by Awad A. Ahmed, Pekka A. Mooar, Matthew Kleiner, Joseph S. Torg, Curtis T. Miyamoto
Prolonged wound-discharge following total hip arthroplasty (THA) is associated with an increased risk of infection. However, the potential role of hypertension in prolonging the duration of wound healing in this population has not yet been investigated. The aim of the present study was to compare healing in this population that has not yet been investigated. The aim of the present study was to compare hypertensive and normotensive THA patients in terms of the length of time required to achieve a dry wound and the length of stay in the hospital. Methods
One hundred and twenty primary THA patients were evaluated. Pre-operative clinical history and physical examination revealed that 29 were hypertensive and 91 were normotensive. The two groups were statistically matched using optimal propensity score matching. The outcomes of interest were the number of days until a dry wound was observed and the duration of hospital stay. Results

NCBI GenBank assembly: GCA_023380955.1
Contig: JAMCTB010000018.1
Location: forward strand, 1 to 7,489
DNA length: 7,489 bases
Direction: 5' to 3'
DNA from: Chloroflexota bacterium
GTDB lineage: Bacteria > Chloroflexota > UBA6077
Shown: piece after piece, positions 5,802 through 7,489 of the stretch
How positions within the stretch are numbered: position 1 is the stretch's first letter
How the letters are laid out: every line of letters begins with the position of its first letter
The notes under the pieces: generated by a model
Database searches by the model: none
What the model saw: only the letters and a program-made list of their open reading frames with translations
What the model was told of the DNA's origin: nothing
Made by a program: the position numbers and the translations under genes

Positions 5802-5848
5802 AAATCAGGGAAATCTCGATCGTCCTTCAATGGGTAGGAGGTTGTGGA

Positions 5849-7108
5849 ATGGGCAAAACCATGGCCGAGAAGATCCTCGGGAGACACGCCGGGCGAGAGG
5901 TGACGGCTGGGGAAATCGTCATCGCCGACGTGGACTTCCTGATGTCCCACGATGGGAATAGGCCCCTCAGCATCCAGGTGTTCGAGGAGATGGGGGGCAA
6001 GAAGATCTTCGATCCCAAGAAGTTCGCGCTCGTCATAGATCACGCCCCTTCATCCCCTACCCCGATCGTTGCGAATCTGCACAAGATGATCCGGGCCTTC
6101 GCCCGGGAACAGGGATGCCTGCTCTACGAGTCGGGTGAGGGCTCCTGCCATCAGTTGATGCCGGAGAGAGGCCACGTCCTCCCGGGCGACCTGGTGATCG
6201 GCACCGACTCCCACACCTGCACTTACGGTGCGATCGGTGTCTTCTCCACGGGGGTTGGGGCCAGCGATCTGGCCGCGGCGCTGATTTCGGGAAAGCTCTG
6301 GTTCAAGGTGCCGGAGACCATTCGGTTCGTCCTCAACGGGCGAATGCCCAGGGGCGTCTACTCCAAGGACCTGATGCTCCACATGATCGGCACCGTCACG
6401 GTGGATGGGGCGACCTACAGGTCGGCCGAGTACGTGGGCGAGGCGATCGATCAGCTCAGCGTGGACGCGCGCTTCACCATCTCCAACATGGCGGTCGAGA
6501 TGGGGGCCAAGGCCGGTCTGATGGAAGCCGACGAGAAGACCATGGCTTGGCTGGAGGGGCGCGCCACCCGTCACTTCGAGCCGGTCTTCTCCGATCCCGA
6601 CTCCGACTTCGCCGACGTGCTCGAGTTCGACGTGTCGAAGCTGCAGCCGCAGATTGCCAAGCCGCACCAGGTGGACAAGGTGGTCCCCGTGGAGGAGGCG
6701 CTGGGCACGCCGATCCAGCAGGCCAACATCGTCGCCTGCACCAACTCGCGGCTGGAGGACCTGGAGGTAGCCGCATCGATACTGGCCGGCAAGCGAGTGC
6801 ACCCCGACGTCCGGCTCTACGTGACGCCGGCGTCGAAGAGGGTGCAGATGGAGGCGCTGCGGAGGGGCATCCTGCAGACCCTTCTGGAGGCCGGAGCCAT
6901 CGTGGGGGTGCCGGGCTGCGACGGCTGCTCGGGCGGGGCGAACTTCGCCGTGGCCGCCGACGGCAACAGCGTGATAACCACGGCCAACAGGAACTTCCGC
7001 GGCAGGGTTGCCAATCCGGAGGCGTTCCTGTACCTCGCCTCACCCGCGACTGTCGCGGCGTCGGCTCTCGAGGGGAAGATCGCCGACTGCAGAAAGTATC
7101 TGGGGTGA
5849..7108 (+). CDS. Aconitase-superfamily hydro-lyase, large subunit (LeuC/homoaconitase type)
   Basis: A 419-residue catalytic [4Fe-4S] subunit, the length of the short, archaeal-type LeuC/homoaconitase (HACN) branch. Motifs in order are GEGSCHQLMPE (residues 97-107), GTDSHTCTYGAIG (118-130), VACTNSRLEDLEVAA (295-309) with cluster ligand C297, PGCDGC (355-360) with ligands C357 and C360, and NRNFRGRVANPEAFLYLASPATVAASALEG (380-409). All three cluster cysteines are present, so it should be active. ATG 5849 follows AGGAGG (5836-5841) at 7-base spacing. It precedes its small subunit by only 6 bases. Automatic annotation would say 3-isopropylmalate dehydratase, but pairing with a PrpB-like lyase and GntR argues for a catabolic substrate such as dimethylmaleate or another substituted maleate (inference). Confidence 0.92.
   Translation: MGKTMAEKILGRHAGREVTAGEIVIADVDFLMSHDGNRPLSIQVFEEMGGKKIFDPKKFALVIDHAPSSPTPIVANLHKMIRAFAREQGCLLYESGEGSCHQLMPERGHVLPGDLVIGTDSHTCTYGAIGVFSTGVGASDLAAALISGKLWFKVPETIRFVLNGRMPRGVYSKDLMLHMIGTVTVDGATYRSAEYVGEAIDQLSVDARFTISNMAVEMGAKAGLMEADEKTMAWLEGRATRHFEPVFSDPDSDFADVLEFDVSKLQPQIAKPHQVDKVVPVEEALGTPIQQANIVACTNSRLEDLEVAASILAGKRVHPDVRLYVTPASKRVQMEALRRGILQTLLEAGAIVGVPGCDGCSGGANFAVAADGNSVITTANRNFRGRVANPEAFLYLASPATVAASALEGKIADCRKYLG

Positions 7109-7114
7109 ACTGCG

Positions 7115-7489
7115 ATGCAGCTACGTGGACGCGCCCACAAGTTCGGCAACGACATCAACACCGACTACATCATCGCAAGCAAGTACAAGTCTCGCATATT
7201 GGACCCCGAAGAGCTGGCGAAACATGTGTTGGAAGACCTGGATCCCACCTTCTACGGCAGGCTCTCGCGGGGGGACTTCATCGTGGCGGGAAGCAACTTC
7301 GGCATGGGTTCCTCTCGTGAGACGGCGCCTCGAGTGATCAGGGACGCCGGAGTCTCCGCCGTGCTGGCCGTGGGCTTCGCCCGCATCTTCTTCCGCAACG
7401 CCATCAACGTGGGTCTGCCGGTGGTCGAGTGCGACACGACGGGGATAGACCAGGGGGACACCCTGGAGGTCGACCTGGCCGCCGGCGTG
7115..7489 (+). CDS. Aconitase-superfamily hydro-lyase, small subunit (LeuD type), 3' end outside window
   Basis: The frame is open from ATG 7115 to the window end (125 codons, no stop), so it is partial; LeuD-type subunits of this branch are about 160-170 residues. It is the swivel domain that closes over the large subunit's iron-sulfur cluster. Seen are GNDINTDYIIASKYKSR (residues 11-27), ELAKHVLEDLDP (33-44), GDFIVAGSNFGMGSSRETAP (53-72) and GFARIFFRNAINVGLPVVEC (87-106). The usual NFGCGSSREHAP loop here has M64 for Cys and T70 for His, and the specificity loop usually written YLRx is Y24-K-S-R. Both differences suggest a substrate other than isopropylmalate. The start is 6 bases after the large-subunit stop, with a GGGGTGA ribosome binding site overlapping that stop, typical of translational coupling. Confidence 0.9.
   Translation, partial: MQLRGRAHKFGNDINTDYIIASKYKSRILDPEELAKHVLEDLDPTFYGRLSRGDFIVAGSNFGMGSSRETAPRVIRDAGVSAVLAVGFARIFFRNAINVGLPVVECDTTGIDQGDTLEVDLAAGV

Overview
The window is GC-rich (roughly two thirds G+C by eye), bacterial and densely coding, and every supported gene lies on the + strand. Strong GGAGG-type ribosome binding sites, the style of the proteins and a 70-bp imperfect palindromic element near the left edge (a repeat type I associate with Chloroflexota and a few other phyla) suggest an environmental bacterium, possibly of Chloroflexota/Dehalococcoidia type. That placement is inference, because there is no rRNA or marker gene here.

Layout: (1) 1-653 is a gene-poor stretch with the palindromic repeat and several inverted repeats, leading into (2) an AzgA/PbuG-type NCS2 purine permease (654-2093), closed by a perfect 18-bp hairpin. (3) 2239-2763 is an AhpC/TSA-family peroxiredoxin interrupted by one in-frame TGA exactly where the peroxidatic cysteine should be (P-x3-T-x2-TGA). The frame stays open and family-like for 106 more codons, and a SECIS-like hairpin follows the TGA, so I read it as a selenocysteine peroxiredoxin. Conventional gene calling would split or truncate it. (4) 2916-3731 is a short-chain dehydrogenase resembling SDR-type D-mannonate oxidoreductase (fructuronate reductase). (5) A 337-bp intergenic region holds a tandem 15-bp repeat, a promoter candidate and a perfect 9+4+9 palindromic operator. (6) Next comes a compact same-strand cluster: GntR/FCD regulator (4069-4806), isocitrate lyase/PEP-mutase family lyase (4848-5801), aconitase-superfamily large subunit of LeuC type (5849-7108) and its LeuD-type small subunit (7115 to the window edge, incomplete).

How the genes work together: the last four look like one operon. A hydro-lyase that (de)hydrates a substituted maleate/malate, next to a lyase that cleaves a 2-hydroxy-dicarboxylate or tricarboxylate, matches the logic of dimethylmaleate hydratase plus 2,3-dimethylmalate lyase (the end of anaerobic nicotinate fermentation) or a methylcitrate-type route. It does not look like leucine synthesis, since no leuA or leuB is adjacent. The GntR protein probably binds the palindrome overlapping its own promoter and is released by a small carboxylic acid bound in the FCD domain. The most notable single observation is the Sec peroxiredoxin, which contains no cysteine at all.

The average systolic blood pressures were 150.1 mmHg and 120.3 mmHg for the hypertensive and normotensive groups, respectively. The mean number of days until the wound was dry was 3.79 for the hypertensive group and 2.03 for the normotensive group. Hypertensive patients required more days for their wounds to dry than normotensive patients (odds ratio ?=?1.65, p<0.05). No significant difference in the duration of hospital stay was found between the two groups. Conclusions
Hypertensive patients had a higher risk of prolonged wound discharge after THA than their normotensive counterparts. Patients with prolonged wound drainage are at greater risk for infection. Clinicians should pay particular attention to infection-prevention strategies in hypertensive THA patients.